At Italy On This Day you will read about events and festivals, about important moments in history, and about the people who have made Italy the country it is today, and where they came from. Italy is a country rich in art and music, fashion and design, food and wine, sporting achievement and political diversity. Italy On This Day provides fascinating insights to help you enjoy it all the more.

Thursday, 28 September 2017

Marcello Mastroianni – actor

Film star who immortalised the Trevi Fountain


Marcello Mastroianni was an icon of Italian cinema for more than 45 years
Marcello Mastroianni was an star of
Italian cinema for more than 45 years
Marcello Vincenzo Domenico Mastroianni, who grew up to star in some of the most iconic Italian films of the 20th century, was born on this day in 1924 in Fontana Liri, in the province of Frosinone in Lazio.

He was the son of Ida Irolle and Ottone Mastroianni, who ran a carpentry shop. His uncle, Umberto Mastroianni, was a sculptor.

At the age of 14, Marcello Mastroianni made his screen debut as an extra in a 1939 film called Marionette.

His career was interrupted by the Second World War, during which he was interned in a German prison camp until he managed to escape and go into hiding in Venice.

He made several minor film appearances after the war until he landed his first big role in Atto d’accusa, directed by Giacomo Gentilomo, in 1951.

Ten years later, Mastroianni had become an international celebrity, having starred in Federico Fellini’s La dolce vita opposite Anita Ekberg. He played a disillusioned tabloid journalist who spends his days and nights exploring Rome’s high society. The film is most famous for the scene in which Ekberg's character, Sylvia, wades into the Trevi Fountain.

Mastroianni followed this with a starring role in Fellini’s   - Otto e mezzo - in which he played a film director who suffers from creative block while making a movie.

Mastroianni's famous Trevi Fountain scene with Anita Ekberg in Federico Fellini's La dolce vita
Mastroianni's famous Trevi Fountain scene with Anita
Ekberg in Federico Fellini's La dolce vita
He was nominated for the Academy Award for Best Actor three times, for Pietro Germi's Divorce, Italian-style, Ettore Scola's A Special Day and Dark Eyes, directed by Nikita Mikhalkov. He is one of only three actors to have twice been awarded the Best Actor award at the Cannes film festival.

A Special Day was one of 11 films in which he starred opposite Sophia Loren, his on-screen partnership with whom was a feature of Italian cinema in the 1960s and ‘70s.

Mastroianni married Flora Carabella in 1950 and they had a daughter, Barbara. After they separated, he had a relationship with the actress Faye Dunaway. He later lived with French actress Catherine Deneuve and they had a daughter, Chiara Mastroianni.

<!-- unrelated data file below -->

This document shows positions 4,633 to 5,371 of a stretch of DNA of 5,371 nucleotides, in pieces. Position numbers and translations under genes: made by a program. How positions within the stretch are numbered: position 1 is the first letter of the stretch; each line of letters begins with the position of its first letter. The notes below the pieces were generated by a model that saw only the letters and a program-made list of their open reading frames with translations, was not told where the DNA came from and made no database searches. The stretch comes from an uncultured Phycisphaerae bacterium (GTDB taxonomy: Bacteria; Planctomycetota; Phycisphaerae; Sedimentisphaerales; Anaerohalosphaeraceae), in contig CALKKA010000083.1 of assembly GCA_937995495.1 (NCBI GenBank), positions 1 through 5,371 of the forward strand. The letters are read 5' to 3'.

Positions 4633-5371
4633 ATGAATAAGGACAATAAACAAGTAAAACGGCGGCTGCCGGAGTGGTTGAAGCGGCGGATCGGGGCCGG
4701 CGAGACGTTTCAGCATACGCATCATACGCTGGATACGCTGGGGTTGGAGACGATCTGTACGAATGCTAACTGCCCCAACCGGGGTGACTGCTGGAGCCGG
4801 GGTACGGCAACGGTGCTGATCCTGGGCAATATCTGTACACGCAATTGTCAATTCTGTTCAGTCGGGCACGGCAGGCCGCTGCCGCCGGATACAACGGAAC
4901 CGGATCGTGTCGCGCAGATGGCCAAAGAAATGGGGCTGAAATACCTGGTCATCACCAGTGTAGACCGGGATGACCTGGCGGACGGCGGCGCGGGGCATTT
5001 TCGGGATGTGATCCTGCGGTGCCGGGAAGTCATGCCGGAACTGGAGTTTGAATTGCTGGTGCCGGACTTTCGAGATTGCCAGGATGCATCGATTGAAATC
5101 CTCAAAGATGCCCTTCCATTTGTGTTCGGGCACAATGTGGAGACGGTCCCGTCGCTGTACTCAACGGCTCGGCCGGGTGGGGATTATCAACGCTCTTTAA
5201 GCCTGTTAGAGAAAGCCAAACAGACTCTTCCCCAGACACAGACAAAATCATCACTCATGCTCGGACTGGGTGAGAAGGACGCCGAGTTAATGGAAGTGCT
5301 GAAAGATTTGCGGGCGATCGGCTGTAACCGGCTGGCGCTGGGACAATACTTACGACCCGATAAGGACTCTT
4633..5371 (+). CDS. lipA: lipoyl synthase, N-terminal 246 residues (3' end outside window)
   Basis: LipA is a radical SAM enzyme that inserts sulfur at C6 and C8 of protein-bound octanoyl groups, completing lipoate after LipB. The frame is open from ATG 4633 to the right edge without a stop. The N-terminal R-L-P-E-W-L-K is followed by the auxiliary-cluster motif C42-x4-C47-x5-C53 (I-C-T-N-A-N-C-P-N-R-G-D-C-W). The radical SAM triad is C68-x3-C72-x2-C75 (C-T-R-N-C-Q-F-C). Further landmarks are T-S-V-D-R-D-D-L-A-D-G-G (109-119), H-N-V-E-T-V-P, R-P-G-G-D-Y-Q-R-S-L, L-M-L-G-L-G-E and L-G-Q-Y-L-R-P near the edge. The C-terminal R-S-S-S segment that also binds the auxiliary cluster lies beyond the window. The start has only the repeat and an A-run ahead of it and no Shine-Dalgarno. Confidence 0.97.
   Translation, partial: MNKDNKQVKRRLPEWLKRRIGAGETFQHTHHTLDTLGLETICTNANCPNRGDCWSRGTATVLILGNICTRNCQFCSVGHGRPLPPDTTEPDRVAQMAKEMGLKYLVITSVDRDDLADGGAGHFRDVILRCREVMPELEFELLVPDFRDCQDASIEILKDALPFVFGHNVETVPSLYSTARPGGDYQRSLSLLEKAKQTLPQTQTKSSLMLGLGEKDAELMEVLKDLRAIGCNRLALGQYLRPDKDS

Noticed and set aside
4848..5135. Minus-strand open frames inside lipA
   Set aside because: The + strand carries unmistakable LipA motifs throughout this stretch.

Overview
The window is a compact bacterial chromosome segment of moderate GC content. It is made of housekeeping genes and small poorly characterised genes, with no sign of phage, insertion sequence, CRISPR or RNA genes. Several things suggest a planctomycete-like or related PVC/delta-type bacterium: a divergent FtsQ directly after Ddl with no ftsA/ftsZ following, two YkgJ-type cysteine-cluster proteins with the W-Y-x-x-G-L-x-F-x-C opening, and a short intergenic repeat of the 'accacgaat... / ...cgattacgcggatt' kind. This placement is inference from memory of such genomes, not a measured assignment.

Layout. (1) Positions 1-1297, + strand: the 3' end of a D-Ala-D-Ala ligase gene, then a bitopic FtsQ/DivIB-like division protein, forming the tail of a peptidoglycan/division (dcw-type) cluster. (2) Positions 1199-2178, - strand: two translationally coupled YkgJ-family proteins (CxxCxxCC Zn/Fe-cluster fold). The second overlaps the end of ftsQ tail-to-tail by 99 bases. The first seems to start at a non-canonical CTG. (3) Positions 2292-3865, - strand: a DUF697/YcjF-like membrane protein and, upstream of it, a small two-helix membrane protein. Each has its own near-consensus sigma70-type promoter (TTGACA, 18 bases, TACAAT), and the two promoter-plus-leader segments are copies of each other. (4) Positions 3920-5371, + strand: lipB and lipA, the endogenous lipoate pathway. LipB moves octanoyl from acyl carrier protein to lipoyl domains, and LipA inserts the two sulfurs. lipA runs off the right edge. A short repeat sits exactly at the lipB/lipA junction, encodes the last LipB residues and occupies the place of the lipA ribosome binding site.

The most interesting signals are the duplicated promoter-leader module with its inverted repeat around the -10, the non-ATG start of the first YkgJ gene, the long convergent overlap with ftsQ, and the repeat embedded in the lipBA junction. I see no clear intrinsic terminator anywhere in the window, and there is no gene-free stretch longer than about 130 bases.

Mastroianni in Divorce, Italian-style
Mastroianni in Divorce, Italian-style
He was rumoured to have had affairs with other actresses until, in 1976, he became involved with Anna Maria Tato, an author and film maker.

Mastroianni died from pancreatic cancer in 1996 at the age of 72. Both of his daughters, as well as Deneuve and Tato, were at his bedside.

The Trevi Fountain was turned off and draped in black as a tribute to him.

Travel tip:

Fontana Liri, where Marcello Mastroianni was born, is a small village in the Apennines, about 90km (56 miles) southeast of Rome and about 15km (9 miles) east of Frosinone. It falls within the remote hilly part of Lazio known as the Ciociaria, which is south of Rome and north of Naples and is named after the ciocie, sandals, traditionally worn by local people.

The Trevi Fountain is the largest Baroque fountain in Rome
The Trevi Fountain is the largest Baroque fountain in Rome
Travel tip:

The Trevi Fountain in Rome, where Marcello Mastroianni paddled with Anita Ekberg in La dolce vita, was symbolically turned off and draped in black as a tribute to the actor after he died. The fountain was officially opened by Pope Clement XIII in 1762. Standing at more than 26m (85 feet) high and 49m (161 feet) wide, it is the largest Baroque fountain in Rome and probably the most famous fountain in the world. It was designed by a Roman architect, Nicola Salvi, but he died when it was only half finished. Made from Travertine stone quarried in Tivoli near Rome, the fountain was completed by Giuseppe Pannini, with Oceanus (god of all water), designed by Pietro Bracci, set in the central niche. Coins are traditionally thrown into the fountain by visitors, using the right hand over the left shoulder. It is estimated about 3000 euros are thrown into the fountain each day, money which is used to subsidise a supermarket for the poor in Rome.





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